Project managers are rarely told that part of their job is to gain the support of others for their process improvement projects. And failure to gain support can easily lead to project failure.
Maybe you’ve got an idea for an improvement project that will improve your company’s bottom line or make it a better place to work. Nice going!
Now for the hard part: How do you get people on board? How do you get funding? And what should you do if your idea doesn’t catch on?
In an ideal world, you’d come up with a genius new idea, tell your coworkers about it, and they’d immediately grasp its brilliance. Your boss would love it—and you—and give you the resources you need to execute it.
But that’s not reality, is it?
Project managers are often surprised when others don’t recognize their ideas as “great.” Even if you’ve worked hard to solve a problem and arrived at a solution, and then announce the “great idea,” you might encounter lack of enthusiasm at best, or resistance at worst.
Whether other stakeholders need education, or your goals need realignment with the organization’s goals, a conscious effort to gain support for your projects and ideas is vital.
Make your idea as specific as possible and emphasize how it offers a clear solution to a targeted problem. Pick precisely where you want to focus. Your colleagues are more likely to respond to specific initiatives rather than lofty, ambiguous goals.
Adapt your sales pitch to the audience. Strategize how you’ll sell your initiative to different groups of colleagues and higher-ups. Everyone has different learning styles. You can’t expect to write a white paper and slap it on people’s desks. For this reason, it’s important to vary your messaging with something written, something spoken, something visual, and perhaps even tangible.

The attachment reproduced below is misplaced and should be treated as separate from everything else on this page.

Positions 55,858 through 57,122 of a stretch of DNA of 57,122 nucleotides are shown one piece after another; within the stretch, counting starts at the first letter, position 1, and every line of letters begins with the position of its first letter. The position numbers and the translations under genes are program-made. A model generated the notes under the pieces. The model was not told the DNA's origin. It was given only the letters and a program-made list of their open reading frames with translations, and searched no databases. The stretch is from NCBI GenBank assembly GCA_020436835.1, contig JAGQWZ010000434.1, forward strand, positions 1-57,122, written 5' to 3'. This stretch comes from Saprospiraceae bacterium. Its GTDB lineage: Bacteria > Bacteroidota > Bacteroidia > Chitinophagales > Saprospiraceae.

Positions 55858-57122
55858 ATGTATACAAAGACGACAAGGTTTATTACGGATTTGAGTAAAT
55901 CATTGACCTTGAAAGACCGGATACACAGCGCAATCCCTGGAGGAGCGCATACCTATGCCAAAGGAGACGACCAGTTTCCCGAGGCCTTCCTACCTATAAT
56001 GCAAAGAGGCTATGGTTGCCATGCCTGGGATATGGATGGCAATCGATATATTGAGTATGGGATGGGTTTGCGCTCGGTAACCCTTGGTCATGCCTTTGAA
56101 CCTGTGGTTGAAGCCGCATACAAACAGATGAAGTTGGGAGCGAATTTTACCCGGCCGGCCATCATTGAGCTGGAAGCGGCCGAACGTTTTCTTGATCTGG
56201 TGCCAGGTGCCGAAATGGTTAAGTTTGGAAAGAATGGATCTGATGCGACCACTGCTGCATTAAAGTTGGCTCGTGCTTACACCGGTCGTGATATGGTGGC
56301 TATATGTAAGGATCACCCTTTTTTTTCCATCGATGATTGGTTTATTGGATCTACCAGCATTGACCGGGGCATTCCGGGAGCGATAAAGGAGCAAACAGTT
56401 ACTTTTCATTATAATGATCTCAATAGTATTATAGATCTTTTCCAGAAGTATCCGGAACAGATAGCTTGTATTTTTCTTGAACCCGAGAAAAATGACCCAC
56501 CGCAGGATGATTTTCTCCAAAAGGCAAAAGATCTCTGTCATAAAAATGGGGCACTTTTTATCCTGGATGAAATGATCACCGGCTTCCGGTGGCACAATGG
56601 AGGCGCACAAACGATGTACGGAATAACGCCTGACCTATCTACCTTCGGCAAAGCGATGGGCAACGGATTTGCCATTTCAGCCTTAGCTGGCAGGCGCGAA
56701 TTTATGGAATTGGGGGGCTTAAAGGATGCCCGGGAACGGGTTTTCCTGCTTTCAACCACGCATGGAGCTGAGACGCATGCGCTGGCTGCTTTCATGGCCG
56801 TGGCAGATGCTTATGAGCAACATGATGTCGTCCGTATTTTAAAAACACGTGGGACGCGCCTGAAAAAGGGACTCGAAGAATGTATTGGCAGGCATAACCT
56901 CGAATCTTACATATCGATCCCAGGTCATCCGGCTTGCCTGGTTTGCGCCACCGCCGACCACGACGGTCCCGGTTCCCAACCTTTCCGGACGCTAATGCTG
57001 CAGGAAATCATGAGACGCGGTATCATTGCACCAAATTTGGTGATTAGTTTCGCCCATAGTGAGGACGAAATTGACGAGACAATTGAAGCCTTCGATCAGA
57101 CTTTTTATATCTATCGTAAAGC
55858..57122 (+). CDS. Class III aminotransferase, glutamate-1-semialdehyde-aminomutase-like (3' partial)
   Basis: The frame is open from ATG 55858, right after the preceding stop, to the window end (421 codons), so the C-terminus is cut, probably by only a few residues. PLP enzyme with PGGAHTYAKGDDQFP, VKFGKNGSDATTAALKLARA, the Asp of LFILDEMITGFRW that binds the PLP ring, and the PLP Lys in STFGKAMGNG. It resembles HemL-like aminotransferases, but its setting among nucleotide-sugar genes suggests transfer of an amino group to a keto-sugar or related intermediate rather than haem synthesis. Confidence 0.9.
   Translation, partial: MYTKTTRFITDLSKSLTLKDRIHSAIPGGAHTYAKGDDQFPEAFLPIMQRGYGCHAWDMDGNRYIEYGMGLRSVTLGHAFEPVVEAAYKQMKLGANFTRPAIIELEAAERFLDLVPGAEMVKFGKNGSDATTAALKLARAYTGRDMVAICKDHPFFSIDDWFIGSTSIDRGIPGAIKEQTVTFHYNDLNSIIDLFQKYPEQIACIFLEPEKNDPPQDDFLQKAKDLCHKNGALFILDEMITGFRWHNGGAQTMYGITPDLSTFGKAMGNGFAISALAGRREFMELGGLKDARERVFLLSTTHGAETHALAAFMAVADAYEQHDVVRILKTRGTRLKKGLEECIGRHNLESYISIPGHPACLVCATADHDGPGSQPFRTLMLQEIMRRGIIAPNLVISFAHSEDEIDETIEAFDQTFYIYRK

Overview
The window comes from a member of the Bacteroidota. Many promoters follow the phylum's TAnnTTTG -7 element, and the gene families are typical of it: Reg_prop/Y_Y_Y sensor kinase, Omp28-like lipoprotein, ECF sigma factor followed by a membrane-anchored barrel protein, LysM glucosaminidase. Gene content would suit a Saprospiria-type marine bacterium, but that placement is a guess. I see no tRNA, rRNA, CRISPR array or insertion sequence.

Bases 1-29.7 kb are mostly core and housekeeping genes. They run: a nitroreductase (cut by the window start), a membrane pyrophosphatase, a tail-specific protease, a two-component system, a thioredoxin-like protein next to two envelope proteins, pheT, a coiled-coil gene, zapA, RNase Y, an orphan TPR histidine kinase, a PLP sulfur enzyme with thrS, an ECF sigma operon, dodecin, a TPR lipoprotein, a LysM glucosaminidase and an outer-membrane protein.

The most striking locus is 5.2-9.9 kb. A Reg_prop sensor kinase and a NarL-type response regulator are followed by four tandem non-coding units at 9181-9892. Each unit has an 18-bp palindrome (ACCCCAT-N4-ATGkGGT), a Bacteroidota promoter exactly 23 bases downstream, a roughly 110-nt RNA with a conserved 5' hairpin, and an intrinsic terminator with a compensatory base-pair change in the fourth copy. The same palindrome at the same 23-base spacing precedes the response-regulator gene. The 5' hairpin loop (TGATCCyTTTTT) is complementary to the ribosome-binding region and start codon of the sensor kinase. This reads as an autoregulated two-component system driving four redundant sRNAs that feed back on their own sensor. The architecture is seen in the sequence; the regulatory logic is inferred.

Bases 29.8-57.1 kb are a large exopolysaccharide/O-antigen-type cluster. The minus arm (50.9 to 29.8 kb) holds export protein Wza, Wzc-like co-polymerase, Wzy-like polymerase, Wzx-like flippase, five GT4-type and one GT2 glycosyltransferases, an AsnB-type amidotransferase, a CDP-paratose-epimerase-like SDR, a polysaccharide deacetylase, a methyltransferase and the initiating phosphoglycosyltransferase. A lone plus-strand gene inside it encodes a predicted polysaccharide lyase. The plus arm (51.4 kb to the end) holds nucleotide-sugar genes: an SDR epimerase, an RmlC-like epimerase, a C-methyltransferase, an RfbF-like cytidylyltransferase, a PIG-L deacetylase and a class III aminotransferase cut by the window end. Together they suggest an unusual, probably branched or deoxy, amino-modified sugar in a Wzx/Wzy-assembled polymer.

Suggest a pilot of your plan. Trials are less risky and less expensive. Trials reduce the perceived risk of implementing something big and new. Pilots give people a chance to test out the idea. And they can also create data that changes minds. If you don’t have the power to allocate budget to a pilot, you need to sell harder to those who do.
Don’t insist on getting credit for the initiative. Coworkers are less likely to support your idea if they sense you’re only in it for yourself. Your improvement project needs to benefit more than just you. Otherwise, you’re going to run into trouble.
Don’t forget to solicit feedback from your colleagues. Present your idea by saying something like: ‘I’ve been thinking about this,’ or ‘What would you think of this.’ Then, listen carefully to what people tell you. You want questions. You want opposing viewpoints. You want pushback. The goal is to get to a place that no matter what anybody throws at you, you have a response. Integrate feedback into your game plan. It’s a process of iteration and figuring out what works.
Don’t give up if your idea doesn’t immediately gain traction. Change sometimes takes longer than you’d like. Even when it seems you’re constantly running into roadblocks and your initiative may never get off the ground, don’t be deterred. Sometimes an idea catches on right away and sometimes it takes decades for it take hold. Persistence is key.
The ability to get new initiatives off the ground is also critical to your career. You want to stand out, be visible, and get noticed as a leader, and one of the ways to do this is by suggesting improvement projects and implementing them.